The Impossible Astronaut
1)"Says she's going to some planet called 'America'."
2)"I wear a Stetson, now. Stetsons are cool."
5)"Or, 'Hello', as people used to say."
6)"My life in your hands, Amelia Pond."
8)Ah, he's using the HADS* - haven't seen that since the Troughton era.
9)"The Legs, the Nose and Mrs. Robinson." "I hate you."
10)Cool, the new aliens are goofy-looking! Not "Tractator" goofy-looking, but still goofy-looking.
11)"He won't have the faintest idea who I am - and I think it's going to kill me."
12)It's sort of like that thing that was upstairs in the house where he lived with the fat guy!
14)Cliffhanger: Amy shoots the astronaut!
15)"In memory of Elisabeth Sladen 1948-2011" Very nice - shame they couldn't've worked in something for Nick Courtney.
Day of the Moon
1)"America is occupied."
2)"You're building me a perfect prison - and it still won't be enough."
3)"It's Neil Armstrong's foot."
4)"I'm not pregnant."
5)That guy's not really a convincing Nixon.
6)What's Nick Fury's sister doing there?
7)"Welcome to America."
8)If these things have ruled the world since the dawn of time, how come they never reacted all the time other critters have tried to take over the Earth? Of course, maybe they did, and no one remembers it.
9)"We are the Silence." "We are the Walrus. Kookookajoob."
10)"Rome fell." "I know, I was there." "So was I."
11)"My old fella didn't see that, did he? He gets ever so cross."
12)"Will I be remembered?"
13)The little girl regenerates!
Overall: Well, that was entertaining enough, in its way. One thing our Steven seems to have in common with our Russell is his tendency to write stories with alot of "moments" designed to entertain or shock fanboys, with snappy dialogue but not the strongest story structure - a good deal of style, but not much substance. I think he gets away with it more because the new show is so much quicker-paced. Where a Pertwee era seven-parter tended to drag like nobody's business round about Episode Five - as Terrance Dicks himself would tell you - the new show just races by the fact that the plots often don't make much sense. When you first see it, the momentum carries you along unquestioning, but when you watch a story on disk for the third or fourth time, you realize that the new show has alot of "Wait a minute - how the hell did he know that?" moments.
I'll also say that I'm not a big fan of the character of River Song - nothing against Alex Kingston, who's a capable actress - but, gosh-all-fishhooks, I'll be glad when we've seen the last of this character.
*Stands for "Hostile Action Displacement System"
Last night, I watched The Time Traveler's Wife. I enjoyed this film more than I expected. The traveler can't control where or when he goes. The two main characters meet out of order. She keeps a diary of their meetings. Their first meeting from his perspective occurs in a library. All this is almost disturbingly familiar. There's even a little girl with red hair. Hmm. Still, like I said, I enjoyed the movie and would recommend it.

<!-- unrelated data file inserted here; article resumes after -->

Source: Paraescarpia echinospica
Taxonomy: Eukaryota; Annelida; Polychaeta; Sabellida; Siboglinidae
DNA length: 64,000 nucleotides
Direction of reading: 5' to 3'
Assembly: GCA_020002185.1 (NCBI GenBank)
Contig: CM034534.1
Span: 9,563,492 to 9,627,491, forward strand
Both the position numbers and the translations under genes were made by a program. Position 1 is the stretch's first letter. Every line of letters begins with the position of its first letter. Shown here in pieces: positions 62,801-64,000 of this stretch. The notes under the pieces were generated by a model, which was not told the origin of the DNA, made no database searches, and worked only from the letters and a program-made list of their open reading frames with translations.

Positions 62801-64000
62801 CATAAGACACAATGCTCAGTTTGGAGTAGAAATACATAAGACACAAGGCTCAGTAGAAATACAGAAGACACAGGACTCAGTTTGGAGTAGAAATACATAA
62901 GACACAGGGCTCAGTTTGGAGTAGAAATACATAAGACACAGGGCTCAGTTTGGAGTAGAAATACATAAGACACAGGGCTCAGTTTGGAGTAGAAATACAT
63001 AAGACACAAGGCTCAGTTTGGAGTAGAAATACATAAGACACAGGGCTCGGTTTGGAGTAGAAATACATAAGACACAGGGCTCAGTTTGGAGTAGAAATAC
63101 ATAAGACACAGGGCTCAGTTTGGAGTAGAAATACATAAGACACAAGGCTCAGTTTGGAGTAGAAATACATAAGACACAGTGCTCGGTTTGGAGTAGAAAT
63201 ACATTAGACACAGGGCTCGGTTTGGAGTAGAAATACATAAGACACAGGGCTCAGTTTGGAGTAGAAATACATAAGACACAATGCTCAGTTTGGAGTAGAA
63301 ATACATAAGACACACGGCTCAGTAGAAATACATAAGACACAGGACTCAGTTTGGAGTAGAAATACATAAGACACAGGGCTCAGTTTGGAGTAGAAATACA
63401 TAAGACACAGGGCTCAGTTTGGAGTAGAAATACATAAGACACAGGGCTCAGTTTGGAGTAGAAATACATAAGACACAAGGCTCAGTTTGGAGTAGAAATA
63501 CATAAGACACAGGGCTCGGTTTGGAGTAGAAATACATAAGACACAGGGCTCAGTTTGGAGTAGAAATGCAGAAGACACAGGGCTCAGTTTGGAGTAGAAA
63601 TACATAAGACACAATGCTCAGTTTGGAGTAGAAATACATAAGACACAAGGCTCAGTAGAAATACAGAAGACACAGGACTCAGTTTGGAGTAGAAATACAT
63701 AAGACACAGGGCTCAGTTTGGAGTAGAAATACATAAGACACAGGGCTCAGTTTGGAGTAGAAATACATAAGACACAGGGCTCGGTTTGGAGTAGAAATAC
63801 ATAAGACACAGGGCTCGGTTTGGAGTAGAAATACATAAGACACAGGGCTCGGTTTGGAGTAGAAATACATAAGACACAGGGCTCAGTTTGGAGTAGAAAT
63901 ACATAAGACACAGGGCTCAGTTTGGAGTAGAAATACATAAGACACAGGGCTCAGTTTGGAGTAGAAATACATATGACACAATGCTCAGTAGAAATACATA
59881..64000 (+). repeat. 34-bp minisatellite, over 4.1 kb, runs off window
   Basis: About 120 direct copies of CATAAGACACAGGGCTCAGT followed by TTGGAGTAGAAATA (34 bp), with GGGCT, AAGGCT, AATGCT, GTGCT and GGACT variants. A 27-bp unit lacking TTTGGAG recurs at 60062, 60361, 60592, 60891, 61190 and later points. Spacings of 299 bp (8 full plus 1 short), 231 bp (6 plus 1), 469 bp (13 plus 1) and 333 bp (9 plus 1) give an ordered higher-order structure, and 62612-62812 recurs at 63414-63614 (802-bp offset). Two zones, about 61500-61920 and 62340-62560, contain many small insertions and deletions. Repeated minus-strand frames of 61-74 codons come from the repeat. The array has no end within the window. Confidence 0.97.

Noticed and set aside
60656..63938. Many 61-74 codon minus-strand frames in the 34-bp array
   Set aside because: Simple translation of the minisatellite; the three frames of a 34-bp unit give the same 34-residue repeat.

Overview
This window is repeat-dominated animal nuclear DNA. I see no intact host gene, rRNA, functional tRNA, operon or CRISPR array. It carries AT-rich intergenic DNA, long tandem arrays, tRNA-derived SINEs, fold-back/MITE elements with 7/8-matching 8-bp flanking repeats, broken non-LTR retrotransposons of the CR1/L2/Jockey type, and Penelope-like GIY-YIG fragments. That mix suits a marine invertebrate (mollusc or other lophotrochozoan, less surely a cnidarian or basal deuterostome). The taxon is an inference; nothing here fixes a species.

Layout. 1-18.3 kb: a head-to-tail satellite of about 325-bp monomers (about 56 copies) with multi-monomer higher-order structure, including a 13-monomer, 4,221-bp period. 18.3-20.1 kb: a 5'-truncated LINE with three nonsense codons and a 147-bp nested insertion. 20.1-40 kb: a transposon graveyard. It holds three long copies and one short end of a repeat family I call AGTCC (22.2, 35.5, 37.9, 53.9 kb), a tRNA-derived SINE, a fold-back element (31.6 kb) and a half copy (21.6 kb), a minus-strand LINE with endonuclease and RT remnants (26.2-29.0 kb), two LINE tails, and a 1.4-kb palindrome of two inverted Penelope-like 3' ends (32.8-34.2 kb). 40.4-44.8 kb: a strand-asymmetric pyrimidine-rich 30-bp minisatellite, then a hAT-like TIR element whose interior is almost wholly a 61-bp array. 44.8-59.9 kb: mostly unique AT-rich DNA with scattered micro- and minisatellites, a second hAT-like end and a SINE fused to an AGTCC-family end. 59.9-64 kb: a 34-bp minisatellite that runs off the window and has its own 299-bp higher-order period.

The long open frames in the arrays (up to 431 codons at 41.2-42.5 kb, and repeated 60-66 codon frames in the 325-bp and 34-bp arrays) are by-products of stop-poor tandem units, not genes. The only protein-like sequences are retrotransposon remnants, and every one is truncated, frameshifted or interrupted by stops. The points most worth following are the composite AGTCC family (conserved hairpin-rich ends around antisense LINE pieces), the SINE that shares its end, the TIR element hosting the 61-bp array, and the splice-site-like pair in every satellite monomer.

"Overall: Well, that was entertaining enough, in its way. One thing our Steven seems to have in common with our Russell is his tendency to write stories with alot of "moments" designed to entertain or shock fanboys, with snappy dialogue but not the strongest story structure - a good deal of style, but not much substance. I think he gets away with it more because the new show is so much quicker-paced. Where a Pertwee era seven-parter tended to drag like nobody's business round about Episode Five - as Terrance Dicks himself would tell you - the new show just races by the fact that the plots often don't make much sense. When you first see it, the momentum carries you along unquestioning, but when you watch a story on disk for the third or fourth time, you realize that the new show has alot of "Wait a minute - how the hell did he know that?" moments."
Regarding River Song, I think we're done with her now (or just about). Each Doctor has his own supporting cast, and River Song (as developed by Moffet) is an 11th Doctor thing. By Christmas, she'll have about as much relevance as Jackie Tyler does now.
Well, we always knew that the whole "River keeps meeting the Doctor in the wrong order" thing had a limited shelf-life. I've always thought that the idea of giving the Doctor a "wife" - although Moffat loves to coyly question whether they're "really" married - was a mistake in the long-run. Who knows? If the show goes on long enough, maybe some future producer will decide to go for the "shock moment" of having the Sixteenth Doctor encounter a noticeably older River Song somewhere.
Despite River’s assertion that she and the Doctor are living their lives and meeting in reverse order, there is nothing in these two episodes to indicate that “The Impossible Astronaut” and “Day of the Moon” do, in fact, occur earlier on River Song’s timeline than “The Time of Angels” and “Flesh and Stone.” On the other hand, there’s to to indicate that they don’t, either. There is a scene in a later episode, however, which places “Angels/Stone” at a later point on the timeline, so that’s what I’m going to go with.